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Legend of Galileo grows after weekend at Epsom

By Dick Powell

The legend of Galileo grew even more last Saturday in the Epsom Derby (G1) in England. Six of the 13 starters were sired by the 2001 Derby winner and most of the others were his sons or grandsons. Usually, the most competition for a top sire comes from their own sons, but Galileo has withstood the likes of Frankel, New Approach, and Australia to maintain his spot at the top.

In Saturday’s renewal, the hot favorite was Sir Dragonet, a son of Camelot, that looked sensational when winning the Chester Vase (G3) in only his second career start; and here he was 23 days later trying to win the “Blue Riband of Turf.” He drew post 13 and raced wide throughout with Ryan Moore. Coming out of Tattenham Corner and heading uphill to the finish, there was a wall of horses across the track and Seamie Heffernan had no room with Anthony Van Dyck.

Heffernan, who has ridden the likes of Highland Reel for Aidan O’Brien, patiently waited for room to develop and resisted the temptation to go outside. When the four leaders stayed in the middle of the track, Heffernan made his commitment to the inside and had Anthony Van Dyck in full stride. The winner of the Derby Trial at Lingfield three weeks earlier when ridden by Ryan Moore was plenty fit for the race to the wire and surged to a half-length win as the fourth choice in the wagering.

The place photo was impossibly close as Madhmoon was a nose ahead of Japan, who was a short head in front of Broome, himself a short head in front of Sir Dragonet. The final tally showed five of the top six trained by Aidan O’Brien and two of the top three sired by Galileo.

Galileo’s best son at stud is Frankel, but he did not have a classic winner in his first three crops to race. Frankel’s offspring have not had his brilliance but seem to have even more stamina so they seem to be more like Galileo than Frankel himself. Finally, in Friday’s Epsom Oaks (G1), Frankel sired his first classic winner when Frankie Dettori gave Anapurna a brilliant ride to hold off Pink Dogwood.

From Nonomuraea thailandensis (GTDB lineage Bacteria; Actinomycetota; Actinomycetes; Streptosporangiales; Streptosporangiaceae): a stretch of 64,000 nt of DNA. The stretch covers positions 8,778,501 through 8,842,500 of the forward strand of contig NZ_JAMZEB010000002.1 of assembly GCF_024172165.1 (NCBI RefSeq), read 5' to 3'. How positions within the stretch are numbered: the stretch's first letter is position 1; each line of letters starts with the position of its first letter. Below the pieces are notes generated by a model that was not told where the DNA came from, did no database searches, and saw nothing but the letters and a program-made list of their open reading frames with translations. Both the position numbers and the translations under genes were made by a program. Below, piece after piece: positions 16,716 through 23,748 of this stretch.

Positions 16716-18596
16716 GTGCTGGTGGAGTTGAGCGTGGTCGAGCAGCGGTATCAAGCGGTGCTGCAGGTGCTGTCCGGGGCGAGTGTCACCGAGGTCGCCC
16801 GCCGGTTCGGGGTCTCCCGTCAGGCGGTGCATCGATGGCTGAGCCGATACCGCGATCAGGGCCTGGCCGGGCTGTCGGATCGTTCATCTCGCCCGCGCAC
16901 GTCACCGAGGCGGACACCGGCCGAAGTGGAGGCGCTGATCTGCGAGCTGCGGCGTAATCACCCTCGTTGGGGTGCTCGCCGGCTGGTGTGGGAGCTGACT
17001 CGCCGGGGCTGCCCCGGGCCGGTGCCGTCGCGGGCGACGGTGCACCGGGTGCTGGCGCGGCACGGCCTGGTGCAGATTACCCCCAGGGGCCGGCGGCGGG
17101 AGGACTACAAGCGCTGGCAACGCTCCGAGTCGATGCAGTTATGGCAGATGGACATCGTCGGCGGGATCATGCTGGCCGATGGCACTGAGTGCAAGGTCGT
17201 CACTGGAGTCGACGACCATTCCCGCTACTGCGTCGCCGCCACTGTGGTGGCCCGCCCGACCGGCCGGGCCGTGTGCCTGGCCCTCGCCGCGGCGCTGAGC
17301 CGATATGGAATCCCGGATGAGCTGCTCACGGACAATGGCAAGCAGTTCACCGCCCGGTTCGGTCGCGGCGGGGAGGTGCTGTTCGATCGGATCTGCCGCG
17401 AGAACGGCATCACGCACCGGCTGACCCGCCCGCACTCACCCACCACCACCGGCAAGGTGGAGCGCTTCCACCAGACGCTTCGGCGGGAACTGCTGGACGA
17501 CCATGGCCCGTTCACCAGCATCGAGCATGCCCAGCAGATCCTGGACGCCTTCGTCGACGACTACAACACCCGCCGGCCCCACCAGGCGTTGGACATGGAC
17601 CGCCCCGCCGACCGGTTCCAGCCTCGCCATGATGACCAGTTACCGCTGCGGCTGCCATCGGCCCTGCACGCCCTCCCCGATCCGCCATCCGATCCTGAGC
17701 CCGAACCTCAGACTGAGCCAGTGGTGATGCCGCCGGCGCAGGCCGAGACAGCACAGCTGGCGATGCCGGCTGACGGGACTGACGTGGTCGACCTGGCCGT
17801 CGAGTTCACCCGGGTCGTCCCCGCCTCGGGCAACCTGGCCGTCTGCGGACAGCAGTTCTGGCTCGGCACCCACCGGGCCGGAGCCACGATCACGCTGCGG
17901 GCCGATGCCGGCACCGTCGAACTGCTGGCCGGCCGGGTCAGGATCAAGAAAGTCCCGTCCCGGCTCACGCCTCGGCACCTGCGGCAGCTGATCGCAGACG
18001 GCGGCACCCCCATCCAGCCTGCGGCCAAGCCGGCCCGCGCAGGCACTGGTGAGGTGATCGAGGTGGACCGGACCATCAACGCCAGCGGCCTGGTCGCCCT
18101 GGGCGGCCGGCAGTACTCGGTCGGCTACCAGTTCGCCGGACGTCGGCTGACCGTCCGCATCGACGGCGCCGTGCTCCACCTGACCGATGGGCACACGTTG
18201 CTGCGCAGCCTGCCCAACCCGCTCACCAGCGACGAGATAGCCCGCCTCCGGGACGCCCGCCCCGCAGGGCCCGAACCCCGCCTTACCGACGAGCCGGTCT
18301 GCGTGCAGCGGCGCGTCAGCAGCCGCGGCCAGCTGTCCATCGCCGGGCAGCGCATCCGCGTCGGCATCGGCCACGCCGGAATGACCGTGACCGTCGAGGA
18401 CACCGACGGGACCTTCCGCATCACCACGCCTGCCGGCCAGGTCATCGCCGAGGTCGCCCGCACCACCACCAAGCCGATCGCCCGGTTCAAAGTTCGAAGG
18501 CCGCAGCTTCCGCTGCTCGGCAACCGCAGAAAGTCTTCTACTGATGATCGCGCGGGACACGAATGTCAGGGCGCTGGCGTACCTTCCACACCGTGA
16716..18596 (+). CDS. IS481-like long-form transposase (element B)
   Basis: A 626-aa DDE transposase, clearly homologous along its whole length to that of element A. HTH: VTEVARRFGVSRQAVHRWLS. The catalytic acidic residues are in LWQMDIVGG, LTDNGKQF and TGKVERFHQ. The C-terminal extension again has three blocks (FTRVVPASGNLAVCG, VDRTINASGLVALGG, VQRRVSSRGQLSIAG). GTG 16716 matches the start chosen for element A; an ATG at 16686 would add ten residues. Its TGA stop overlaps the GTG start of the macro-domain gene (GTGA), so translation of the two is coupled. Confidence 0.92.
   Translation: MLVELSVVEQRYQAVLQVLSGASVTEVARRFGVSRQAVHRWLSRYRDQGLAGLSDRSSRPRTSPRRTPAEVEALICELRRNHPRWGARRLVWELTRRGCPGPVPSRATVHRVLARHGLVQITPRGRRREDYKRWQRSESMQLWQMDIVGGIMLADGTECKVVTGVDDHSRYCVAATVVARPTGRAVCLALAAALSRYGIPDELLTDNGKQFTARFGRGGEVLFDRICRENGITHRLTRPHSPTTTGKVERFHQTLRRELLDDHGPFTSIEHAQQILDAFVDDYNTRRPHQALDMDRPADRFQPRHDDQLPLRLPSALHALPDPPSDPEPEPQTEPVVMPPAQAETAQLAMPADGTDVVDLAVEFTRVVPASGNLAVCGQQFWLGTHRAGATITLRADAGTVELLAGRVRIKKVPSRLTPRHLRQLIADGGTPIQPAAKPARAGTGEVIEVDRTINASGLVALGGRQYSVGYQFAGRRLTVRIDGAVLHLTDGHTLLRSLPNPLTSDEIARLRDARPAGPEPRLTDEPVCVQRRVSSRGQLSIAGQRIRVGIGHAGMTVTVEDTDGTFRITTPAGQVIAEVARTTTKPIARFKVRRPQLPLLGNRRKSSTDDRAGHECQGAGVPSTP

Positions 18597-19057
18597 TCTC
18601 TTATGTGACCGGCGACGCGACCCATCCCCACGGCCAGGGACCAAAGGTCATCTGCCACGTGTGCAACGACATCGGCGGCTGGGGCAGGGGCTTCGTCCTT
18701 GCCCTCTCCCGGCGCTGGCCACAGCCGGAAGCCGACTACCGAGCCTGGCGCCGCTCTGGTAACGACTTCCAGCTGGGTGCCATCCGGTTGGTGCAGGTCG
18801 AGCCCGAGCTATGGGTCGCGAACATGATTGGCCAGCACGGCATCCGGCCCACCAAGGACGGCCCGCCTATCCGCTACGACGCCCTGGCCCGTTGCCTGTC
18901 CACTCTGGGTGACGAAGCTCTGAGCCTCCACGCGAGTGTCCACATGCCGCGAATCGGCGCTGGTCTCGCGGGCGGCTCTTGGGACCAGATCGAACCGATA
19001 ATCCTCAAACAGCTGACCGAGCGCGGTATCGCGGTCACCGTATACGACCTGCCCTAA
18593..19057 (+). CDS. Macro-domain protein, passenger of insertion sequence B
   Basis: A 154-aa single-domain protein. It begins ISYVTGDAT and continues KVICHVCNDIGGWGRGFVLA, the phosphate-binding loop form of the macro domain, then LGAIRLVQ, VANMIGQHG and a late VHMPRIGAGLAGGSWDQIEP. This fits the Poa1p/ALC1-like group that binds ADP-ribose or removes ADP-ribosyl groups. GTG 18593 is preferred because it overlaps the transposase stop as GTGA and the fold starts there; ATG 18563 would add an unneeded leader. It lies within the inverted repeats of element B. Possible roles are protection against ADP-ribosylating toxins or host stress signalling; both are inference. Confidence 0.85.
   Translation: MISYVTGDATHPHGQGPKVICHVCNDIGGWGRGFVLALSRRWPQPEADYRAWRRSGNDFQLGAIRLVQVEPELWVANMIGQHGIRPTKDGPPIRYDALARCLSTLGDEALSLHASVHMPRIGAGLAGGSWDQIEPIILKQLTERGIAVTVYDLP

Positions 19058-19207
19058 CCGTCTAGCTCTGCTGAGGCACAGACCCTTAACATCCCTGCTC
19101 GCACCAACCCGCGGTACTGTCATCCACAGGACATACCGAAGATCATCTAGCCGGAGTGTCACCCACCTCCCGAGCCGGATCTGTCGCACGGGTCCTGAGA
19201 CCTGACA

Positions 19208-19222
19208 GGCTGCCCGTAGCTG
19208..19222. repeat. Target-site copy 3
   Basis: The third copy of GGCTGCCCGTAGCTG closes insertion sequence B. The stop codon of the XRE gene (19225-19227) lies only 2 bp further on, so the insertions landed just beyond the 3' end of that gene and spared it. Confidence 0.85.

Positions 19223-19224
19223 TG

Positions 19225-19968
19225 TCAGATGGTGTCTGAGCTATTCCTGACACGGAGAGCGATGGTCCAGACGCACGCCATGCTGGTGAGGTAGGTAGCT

Willing to sacrifice getting bottled up on the inside, he saved ground with her and it looked like it was a fatal mistake when Ryan Moore produced Pink Dogwood on the outside. Dettori found room for Anapurna and the race was on in the Oaks. We’ve seen this match many times and you rarely see Ryan Moore get outfinished heading to the wire, but here was Frankie coming back on the inside to prevail by a neck. It was the typical training job from John Gosden as she began her career with two races on synthetic tracks, had a win in her turf debut and was fit and ready for the Oaks. Being out of a dam by Montjeu, she is truly bred to run all day.

Not that there was a track bias in Friday and Saturday’s races at Epsom, but in the Coronation Cup (G1), run at the same distance as the Oaks and Derby, Andrea Atzeni came up the inside aboard Defoe to win by a half-length over O’Brien/Moore/Galileo’s Kew Gardens. I know that a lot of the riders say they do not want to draw inside for fear of having traffic, but all three Group 1s going the classic distance were won by riders that saved ground.

 

(c) Alan Wright-focusonracing.com

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